Today, women have broken many leadership barriers, but one leadership position has eluded females for over two hundred years, the presidency of the United States. The following publication looks at the dynamics of gender and leadership. Men and women have long been believed to behave in different ways, and these differences have been a subject of interest or research.
Due to these documented gender-based differences, researchers subsequently moved to examine the different ways that men and women lead. Men have been described as leading in a hierarchical, top down fashion, where power was defined as authority they have over others. Women, however, have been described as being collaborative leaders, relying on interpersonal relationships, where power was defined by their ability to bring people together and establish consensus (Eclipse, 2005).
Interest in the impact of gender n leadership is relatively new, The first studies were conducted in the US in the early sass when male managers at nine insurance companies were asked to characterize women in general, men in general, and successful managers. Successful managers were overwhelmingly identified exclusively with male traits. Many similar studies have been carried out since that time and all have demonstrated that the successful managerial stereotype remains male (Vindictive, 1999). Women managers’ perceptions of the successful manager are only slightly less conclusive.
Unlike the women managers in the sass and sass not all female managers today sextets the successful manager as male; however, no one , male or female, ever identifies the successful manager as feminine. Male, and only to a slightly lesser extent, female, managers continue to describe successful managers as possessing masculine traits, such as self- confidence, competitiveness, decisiveness, aggressiveness and independence (Vindictive, 1999). According to Dee Norton, Women and men communicate most effectively when they understand the “invisible rules” to each gender.
The invisible rules” indicates that each gender is a “culture” in itself, raised with invisible conduct instinctively known to all adult members of that gender. Therefore, men and women behave according to two separate sets of rules about what “right” is. When we work with someone of the opposite gender and he or she something that seems strange, we often become intolerant and defensive. We do not realize that men and women are from different cultures, even if they are raised in the same homes, educated in the same schools, and live in the same country.
It is important to promote the best possible communication between men and women in the workplace. As we move between the male and female cultures, we sometimes have to behave to gain the best results from the situation. Clearly, successful organizations of the future are going to have leaders and team members understand, respect and apply the rules of gender culture appropriately (Norton). The most commonly encountered and extensively documented barriers for women seeking leadership positions are: gender stereotypes, inadequate support networks, and inflexible workplace structures.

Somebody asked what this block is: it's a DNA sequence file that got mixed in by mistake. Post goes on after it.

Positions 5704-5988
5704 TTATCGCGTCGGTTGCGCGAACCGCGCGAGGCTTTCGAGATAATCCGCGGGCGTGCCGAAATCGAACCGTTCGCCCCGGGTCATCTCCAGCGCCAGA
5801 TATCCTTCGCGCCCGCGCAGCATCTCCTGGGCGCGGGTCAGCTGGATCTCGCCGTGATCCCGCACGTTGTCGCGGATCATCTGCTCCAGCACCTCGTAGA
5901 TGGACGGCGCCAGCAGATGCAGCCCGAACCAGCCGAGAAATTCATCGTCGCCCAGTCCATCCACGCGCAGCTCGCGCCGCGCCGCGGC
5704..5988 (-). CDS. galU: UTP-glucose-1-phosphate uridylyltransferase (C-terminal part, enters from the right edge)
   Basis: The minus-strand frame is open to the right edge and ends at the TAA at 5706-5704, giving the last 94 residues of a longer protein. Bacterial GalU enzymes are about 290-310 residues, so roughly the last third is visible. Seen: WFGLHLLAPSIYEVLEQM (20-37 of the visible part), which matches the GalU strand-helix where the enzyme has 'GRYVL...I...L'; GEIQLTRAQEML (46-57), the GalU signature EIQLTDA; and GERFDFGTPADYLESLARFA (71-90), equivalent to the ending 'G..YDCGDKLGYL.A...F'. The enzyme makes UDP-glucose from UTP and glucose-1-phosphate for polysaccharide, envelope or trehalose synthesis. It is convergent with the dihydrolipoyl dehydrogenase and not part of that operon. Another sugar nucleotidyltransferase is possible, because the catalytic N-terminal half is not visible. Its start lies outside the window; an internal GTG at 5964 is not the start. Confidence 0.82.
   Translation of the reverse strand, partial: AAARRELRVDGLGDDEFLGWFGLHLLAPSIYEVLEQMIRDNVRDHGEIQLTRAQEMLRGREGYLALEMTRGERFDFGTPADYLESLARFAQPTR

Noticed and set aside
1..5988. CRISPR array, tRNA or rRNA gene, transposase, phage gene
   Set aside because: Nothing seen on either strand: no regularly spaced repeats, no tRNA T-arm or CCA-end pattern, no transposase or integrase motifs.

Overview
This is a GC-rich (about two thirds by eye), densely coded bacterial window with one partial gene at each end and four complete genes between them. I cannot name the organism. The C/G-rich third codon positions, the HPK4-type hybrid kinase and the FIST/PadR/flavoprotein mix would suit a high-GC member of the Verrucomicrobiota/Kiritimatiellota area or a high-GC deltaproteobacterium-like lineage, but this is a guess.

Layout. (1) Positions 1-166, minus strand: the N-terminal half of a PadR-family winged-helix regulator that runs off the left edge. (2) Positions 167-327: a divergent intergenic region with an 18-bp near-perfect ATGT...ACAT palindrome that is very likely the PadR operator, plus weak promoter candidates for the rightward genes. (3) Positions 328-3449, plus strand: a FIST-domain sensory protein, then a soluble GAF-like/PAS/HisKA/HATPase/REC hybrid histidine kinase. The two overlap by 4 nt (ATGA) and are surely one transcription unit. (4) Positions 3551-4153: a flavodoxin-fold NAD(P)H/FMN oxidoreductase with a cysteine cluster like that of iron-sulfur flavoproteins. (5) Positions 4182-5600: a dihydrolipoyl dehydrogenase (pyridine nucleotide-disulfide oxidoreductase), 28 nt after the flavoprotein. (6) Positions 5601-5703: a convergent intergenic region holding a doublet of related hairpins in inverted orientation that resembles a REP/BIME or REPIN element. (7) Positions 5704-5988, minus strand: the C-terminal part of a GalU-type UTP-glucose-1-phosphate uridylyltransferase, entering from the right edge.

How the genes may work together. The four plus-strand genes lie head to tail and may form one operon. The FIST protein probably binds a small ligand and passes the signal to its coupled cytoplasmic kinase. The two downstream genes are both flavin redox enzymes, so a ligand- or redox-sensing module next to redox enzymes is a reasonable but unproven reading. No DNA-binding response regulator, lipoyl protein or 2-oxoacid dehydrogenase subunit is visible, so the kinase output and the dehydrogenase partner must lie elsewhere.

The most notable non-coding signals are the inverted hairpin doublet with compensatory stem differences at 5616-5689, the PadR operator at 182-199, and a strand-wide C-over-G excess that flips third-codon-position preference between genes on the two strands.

The first of these obstacles involves stereotypical assumptions about women’s competence and commitment and the mismatch between qualities associated with leadership, such as decision making and delegating tasks, and qualities traditionally associated with women, such as consensus and intuitive understanding. The second barrier inadequate support networks, involves the absence of mentors and access to informal networks of advice, contacts, and client development. Due to inequalities of access between men and women for support networks, women need to develop effective support peer groups ND women mentors.
The final obstacle involves workplace structures that fail to accommodate family commitments. Since women bear a disproportionate share of household responsibilities, they pay a disproportionate price for this. This price is the low status and time-consuming, UN-rewarded work of family commitments, which frequently prevents women from advancing on the career path with men (Rhode, 2001). The most important factor in ensuring equal access to leadership opportunities is a commitment making this a priority, both arsenal and organizational.
Specific strategies include surveys that assess and monitor performance on gender, related issues; reassessment of leadership evaluation and selection structures; improvement in work-family and public service initiatives; and support mentoring, career development, and women’s network programs (Rhode, 2001 In my opinion there is no difference in leadership ability when it comes to males and females. I have had the pleasure of serving some great male and female leaders within the law enforcement field.
The key to their SUccess was how they communicated and worked collaboratively with their staff.